• Paul Peter Nicolai

Court Rejects Fair Use Argument

Updated: Sep 13

After a defendant won summary judgment in a copyright infringement case on the argument that it's use of the original material was a fair use, the plaintiff filed an appeal. The basis of the appeal was that the infringing work was not transformative enough of the original work to qualify for the fair use defense. The Court of Appeals reversed the lower court and reinstated the case.


Fair use requires adequate transformation of the original work. The factors that determine fair use are (1) the purpose and character of the use, including whether the use is of a commercial nature or is for nonprofit educational purposes; (2) the nature of the copyrighted work; (3) the amount and substantiality of the portion used in relation to the copyrighted work as a whole; and (4) the effect of the use upon the potential market for or value of the copyrighted work.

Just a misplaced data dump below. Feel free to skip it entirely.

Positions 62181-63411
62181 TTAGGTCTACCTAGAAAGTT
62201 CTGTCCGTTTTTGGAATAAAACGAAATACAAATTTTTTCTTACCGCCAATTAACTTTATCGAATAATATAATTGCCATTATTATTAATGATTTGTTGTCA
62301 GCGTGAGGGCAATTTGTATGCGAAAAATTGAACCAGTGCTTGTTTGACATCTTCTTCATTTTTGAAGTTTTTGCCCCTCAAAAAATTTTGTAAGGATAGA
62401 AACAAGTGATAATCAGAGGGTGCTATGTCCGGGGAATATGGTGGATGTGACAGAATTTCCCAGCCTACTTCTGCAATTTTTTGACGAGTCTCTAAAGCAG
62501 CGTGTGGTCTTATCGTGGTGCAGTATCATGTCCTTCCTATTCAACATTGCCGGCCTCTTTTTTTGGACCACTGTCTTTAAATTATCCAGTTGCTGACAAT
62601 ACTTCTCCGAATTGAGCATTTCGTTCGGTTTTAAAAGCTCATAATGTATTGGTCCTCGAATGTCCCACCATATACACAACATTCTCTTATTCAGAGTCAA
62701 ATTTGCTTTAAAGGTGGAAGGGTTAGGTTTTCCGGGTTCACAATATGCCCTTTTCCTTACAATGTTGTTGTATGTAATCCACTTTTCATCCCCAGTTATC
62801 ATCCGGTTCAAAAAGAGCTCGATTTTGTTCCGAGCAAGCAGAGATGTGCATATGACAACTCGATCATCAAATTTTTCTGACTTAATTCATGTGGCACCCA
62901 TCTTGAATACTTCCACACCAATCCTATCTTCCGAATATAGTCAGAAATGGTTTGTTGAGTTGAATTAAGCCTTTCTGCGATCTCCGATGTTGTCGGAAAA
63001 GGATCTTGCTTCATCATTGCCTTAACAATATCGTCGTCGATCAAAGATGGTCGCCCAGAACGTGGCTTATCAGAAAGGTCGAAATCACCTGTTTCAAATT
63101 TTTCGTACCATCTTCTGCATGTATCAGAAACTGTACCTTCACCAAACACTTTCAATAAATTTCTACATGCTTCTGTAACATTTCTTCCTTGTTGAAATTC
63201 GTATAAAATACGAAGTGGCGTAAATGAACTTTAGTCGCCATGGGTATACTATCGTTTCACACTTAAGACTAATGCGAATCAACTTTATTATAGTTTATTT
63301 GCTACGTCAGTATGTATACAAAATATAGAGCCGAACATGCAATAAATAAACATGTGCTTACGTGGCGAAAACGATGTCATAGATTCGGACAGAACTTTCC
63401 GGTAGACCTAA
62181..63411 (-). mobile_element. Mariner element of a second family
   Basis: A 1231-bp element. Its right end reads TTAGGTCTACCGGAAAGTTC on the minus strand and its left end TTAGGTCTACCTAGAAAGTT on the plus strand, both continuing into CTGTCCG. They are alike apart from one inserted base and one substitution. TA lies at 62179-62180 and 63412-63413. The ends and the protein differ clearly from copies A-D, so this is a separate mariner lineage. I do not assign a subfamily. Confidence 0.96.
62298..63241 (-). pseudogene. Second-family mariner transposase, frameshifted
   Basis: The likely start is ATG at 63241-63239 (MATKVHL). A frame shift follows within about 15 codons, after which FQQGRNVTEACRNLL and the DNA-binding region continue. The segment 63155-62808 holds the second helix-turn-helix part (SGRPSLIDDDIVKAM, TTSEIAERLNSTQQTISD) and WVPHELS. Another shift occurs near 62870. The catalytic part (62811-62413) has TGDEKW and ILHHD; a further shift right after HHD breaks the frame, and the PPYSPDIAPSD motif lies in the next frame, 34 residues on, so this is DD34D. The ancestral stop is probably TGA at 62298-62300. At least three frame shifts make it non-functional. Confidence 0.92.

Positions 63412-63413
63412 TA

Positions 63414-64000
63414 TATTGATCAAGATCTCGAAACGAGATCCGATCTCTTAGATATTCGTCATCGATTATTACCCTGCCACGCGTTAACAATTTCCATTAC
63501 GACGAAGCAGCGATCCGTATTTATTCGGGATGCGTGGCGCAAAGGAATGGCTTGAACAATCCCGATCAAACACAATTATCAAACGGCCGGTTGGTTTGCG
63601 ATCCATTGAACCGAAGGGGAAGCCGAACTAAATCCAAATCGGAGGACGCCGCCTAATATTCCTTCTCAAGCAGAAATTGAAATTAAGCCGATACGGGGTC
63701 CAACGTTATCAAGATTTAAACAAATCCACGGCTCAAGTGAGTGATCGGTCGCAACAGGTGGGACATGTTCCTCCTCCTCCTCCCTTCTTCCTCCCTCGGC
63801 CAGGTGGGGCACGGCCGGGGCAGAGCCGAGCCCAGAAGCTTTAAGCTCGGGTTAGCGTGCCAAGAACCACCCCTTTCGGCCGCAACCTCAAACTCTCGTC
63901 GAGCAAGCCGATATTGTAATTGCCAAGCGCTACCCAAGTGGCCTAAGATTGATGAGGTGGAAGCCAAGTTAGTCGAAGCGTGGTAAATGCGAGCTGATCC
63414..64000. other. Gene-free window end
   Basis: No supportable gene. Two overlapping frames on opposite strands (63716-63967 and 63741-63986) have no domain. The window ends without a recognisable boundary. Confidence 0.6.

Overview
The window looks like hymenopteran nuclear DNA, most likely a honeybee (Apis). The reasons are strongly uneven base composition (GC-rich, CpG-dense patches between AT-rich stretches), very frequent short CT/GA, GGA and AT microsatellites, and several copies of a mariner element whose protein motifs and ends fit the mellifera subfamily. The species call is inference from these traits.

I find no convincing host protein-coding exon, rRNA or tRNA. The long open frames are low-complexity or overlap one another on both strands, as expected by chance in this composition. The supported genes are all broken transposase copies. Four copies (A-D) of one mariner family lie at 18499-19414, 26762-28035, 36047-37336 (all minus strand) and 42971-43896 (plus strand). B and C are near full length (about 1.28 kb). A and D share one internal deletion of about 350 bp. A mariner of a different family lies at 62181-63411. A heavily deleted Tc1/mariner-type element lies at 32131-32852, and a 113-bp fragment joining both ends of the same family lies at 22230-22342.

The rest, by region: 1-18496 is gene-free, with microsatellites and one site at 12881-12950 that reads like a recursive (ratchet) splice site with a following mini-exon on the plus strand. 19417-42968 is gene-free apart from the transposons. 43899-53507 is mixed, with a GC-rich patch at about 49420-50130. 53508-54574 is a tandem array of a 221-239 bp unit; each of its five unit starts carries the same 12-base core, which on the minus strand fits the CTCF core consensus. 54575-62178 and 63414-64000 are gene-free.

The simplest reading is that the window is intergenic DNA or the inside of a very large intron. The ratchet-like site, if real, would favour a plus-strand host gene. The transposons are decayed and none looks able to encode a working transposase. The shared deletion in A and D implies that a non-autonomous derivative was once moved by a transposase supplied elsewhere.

Although a commercial use is not considered presumptively unfair, the commercial nature of the work remains an element. Since the use was commercial, winning on the second and third factors requires having a new expression, meaning, or message. The court found that since a significant portion of the original work was copied, there was no significant transformation.


Why This is Important . . . A better practice here would have been to get a license. A commercial use requires a significant transformation from the original. If that cannot happen, publishing without licensing can be a real problem.


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